The need for Colleges and Universities to reach the adult learner through distance learning is more of an imperative in today’s economy as employees have skill gaps that will require retooling or upgrading from their current set of skills. Because of this, employers are confronted with significant recruitment challenges in the present labor market. This presents an abundance of opportunity for institutions of higher education that have the desire and will to position themselves to become a strategic partners with employers offering B2B opportunities to their employees or to work directly with the employee for B2C development. However, this imperative can only be achieved by effectively leveraging and build-out of a Distance Learning platform.
Institutions of Higher Education that are in the exploratory phase to either enter or expand their online offerings first need to answer the following question: Do they wish to be a selective program or one with open access? These are two distinct paths with varied mission expansion potential along with an attendant financial investment and rate of return. Although we expect the Online Higher Education Market to continue a growth trajectory, the market players will evolve where most likely there will be four to six major national open access providers with significant, scalable programs. Selective programs will continue to expand an institution’s mission but will not provide the potential results of mission expansion that an open access, consumer driven program can.
In looking at the potential of developing an online program, a college or university will have the following multiple phases in the decision matrix to include overall governance, administrative makeup, course development/design and technology and staffing levels.
In Phase I, the first consideration for an open access program must be the organizational structure for the program along with the faculty governance model. Will this be a stand lone unit or collapsed under an existing academic department? I strongly suggest working collaboratively with faculty to position the program to meet the demands of the working adult population which is a paradigm shift for many institutions steep in tradition accustomed to servicing the traditional college students only. This transformation will require academic governance to be responsive to the needs of the adult learner and the employer to ensure the traditional faculty governance and administrative models do not place unnecessary burdens on either.
The Adult Learner is managing multiple priorities in their life and is looking for a program that allows them to grow intellectually through academic rigor but understands the concept of “value add”. They are first concerned about their family, careers or even the care of their parents – education attainment is secondary. They will reject both academic programs or admission reviews and administrative services that are not well thought out with the consumer in mind. The Adult Learner for Online can easily consider another institution if she/he is not receiving superior service throughout their student experience. This holds true for the employer as well. They will not partner with an institution that does not have an entrepreneurial approach to the workforce needs of their employees.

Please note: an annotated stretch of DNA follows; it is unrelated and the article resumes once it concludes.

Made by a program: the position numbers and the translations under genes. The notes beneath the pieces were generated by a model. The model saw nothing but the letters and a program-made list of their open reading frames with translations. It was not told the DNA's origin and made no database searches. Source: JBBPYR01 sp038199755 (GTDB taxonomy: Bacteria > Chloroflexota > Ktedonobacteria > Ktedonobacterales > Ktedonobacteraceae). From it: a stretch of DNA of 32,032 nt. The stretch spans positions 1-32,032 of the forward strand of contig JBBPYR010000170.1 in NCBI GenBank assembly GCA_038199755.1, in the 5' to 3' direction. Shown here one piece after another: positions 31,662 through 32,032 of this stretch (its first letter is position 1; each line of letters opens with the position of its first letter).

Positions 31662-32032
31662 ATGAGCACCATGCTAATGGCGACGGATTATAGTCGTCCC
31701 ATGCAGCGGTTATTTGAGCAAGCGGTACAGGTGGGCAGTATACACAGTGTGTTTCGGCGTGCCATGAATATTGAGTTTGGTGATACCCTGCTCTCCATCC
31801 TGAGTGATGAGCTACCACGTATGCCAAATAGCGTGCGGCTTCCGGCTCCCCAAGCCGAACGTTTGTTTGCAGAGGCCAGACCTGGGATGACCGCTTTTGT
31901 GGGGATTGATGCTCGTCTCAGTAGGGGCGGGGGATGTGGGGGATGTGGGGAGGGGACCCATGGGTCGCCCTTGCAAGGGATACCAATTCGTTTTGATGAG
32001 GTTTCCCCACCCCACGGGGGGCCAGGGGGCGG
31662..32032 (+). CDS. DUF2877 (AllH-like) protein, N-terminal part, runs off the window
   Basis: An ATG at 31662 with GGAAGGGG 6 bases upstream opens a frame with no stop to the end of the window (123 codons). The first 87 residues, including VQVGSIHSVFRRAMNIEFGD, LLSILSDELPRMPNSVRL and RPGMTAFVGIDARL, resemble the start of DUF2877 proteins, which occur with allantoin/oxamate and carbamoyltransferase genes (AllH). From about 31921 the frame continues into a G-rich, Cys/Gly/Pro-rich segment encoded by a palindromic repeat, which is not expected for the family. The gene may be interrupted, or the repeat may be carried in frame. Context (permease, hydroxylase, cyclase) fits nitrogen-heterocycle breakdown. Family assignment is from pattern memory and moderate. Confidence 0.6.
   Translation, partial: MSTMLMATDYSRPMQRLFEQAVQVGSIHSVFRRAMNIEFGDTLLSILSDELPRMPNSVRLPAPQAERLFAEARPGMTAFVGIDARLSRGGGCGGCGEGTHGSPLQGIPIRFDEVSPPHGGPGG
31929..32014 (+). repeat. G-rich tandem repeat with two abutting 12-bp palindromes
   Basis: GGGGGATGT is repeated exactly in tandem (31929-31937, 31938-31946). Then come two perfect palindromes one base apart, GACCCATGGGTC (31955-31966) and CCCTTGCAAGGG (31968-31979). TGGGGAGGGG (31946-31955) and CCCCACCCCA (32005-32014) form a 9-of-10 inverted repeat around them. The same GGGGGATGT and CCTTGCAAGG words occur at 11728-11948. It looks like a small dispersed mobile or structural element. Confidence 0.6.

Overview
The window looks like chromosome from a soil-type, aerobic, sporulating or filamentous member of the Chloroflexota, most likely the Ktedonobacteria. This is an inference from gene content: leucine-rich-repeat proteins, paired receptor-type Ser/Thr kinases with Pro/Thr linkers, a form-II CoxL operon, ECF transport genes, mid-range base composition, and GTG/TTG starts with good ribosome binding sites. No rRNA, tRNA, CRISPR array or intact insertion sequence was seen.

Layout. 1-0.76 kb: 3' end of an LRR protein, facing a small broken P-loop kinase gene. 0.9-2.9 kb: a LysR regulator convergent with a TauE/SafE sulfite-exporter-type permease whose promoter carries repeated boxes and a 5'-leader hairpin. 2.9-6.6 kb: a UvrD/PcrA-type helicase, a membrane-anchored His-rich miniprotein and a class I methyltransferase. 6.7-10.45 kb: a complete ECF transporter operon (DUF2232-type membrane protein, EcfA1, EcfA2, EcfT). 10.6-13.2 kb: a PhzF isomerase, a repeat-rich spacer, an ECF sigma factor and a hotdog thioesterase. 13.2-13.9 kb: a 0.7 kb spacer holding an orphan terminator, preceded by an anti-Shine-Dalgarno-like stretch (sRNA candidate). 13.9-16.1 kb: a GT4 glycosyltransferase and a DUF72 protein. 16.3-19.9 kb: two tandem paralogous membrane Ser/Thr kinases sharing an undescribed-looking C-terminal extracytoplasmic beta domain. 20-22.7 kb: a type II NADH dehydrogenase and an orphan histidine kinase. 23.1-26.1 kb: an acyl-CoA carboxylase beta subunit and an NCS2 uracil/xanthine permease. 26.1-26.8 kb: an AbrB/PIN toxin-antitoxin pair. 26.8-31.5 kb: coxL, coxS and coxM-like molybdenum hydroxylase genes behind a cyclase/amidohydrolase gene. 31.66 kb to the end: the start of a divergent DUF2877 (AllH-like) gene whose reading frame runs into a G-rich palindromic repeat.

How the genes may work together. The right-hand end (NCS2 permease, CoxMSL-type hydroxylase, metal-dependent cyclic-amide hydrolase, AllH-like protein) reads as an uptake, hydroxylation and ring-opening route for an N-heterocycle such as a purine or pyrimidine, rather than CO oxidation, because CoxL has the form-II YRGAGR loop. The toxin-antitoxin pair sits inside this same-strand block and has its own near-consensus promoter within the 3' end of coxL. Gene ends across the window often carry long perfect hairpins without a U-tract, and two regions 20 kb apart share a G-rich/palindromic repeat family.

Once the governance model and the culture questions have been addressed, then Phase II involves: Will the institution build this program out independently or does it make sense to partner with an Online Performance Management (OPM) firm? Should the college or university consider a consortium of like institutions to assist with the buildout? These are foundational questions with long term impacts on mission expansion, revenue recognition and the future financial health of the organization.
Phase III will then require the appropriate level of investment based on the model and decisions made in the previous two phases. There is enough experience in the industry to ensure that any decision incorporates best practices for the various components of online learning. The major elements are course development, course delivery, along with information technology investments around a Learning Management Systems (LMS), Customer Relationship Management (CRM), Student Information Systems (SIS). Both Faculty and Administrative staffing levels for this model will need to be positioned in a way that allows for quality services through student/staff ratios along with the development of service level agreements to ensure the consumer is provided with excellent customer service levels. This will all be driven by a marketing budget that can provide the appropriate exposure that will fund mission expansion.